Referring to the possibility of mucilage collapsing in deep and dark waters, Yücel said, “We can clearly say that mucilage starts after 10 meters, the first 10 meters is clean. It is dense between 10-25 meters, there is no mucilage after 30 meters. According to the results at the beginning of July, “It is homogeneously distributed all over the Marmara Sea. We found that it spread even more in early July than in June.” said.

Stating that the mucilage that stops oxygen production will start to decompose, the first effect of this will be oxygen consumption, Assoc. Dr. Yücel said, “We think that if the deteriorated bacterial occurs in the first 30 meters, it is an oxygen that can be replaced by the consumed oxygen. Therefore, the fact that the mucilage does not descend into deep water seems to be a chance for Marmara in this respect.” made its assessment.

Expressing that they continue to research the structure of mucilage, Yücel also conveyed the first results.

Yücel said, “There are organic structures in the Marmara 2021 mucilage, similar to the mucilage structures seen in the Adriatic in 2007 and in the Marmara Sea in 2007-2008. This shows that the species that caused that biological explosion became active in Marmara this year. It shows us that a problem that has happened before is actually happening again in Marmara.” he said.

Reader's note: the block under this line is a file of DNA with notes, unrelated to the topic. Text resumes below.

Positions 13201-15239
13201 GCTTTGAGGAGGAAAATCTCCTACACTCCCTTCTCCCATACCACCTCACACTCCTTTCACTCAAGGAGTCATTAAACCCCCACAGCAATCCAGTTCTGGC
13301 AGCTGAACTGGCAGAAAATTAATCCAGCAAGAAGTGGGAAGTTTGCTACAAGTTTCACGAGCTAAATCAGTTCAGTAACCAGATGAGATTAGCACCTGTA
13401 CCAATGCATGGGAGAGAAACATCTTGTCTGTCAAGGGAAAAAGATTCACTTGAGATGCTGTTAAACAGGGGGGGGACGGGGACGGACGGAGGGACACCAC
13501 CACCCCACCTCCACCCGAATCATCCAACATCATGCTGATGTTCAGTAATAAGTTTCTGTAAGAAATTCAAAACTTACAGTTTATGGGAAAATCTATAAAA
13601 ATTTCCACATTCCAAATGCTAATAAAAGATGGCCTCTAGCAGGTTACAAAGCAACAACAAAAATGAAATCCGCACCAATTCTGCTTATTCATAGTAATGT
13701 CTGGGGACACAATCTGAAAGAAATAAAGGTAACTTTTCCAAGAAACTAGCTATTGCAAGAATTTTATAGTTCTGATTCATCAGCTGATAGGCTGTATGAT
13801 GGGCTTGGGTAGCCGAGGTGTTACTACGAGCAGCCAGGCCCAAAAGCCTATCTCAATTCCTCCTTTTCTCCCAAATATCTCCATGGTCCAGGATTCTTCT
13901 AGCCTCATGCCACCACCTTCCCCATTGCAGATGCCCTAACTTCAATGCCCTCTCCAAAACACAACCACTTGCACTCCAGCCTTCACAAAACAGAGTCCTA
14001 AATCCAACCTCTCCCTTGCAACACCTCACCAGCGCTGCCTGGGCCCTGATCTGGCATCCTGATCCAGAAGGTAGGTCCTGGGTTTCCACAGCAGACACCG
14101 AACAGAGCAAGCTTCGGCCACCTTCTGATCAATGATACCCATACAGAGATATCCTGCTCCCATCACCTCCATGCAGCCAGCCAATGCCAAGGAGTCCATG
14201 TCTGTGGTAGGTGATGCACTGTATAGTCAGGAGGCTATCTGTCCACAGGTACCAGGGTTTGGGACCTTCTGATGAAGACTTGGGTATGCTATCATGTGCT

Noting that the Bilim-2 Ship will continue its scientific studies in the Sea of ​​Marmara in August and that they will continue to examine the state of the sea every 3 months, Yücel stated that oceanographic voyages will continue in the Marmara Sea for another 1-1.5 years.

Yücel explained that they will continue to work on improving and rehabilitating the Marmara Sea by making use of science, that they will carry out mucilage estimation studies using artificial intelligence, and that they will produce detailed statistical studies by bringing together historical data.


With these studies, “Can a system that can predict mucilage be developed?” Expressing that they will seek an answer to the question, Yücel continued as follows:

“As part of the MARMOD Project carried out by the Ministry of Environment and Urbanization under the coordination of METU, Marmara’s digital twin work continues. What is a digital twin? We are creating a high-resolution complex mathematical model that will visualize the existing data in Marmara. We are creating an ecosystem model that includes physics, chemistry and biology. One thing the user can do about the simulations of this model is the digital twin. What will the digital twin do? In particular, the institutions, municipalities or our administrators implementing the Marmara Sea Protection Action Plan will be able to see the results of the measures they will take. The administrators will be able to test which decision will affect the Marmara and how. ”

Assoc. Dr. Expressing that they think the biological explosion will lose its effect this summer, Yücel said, “We do not expect a new mucilage explosion this summer or autumn, but nature is of course difficult to predict.”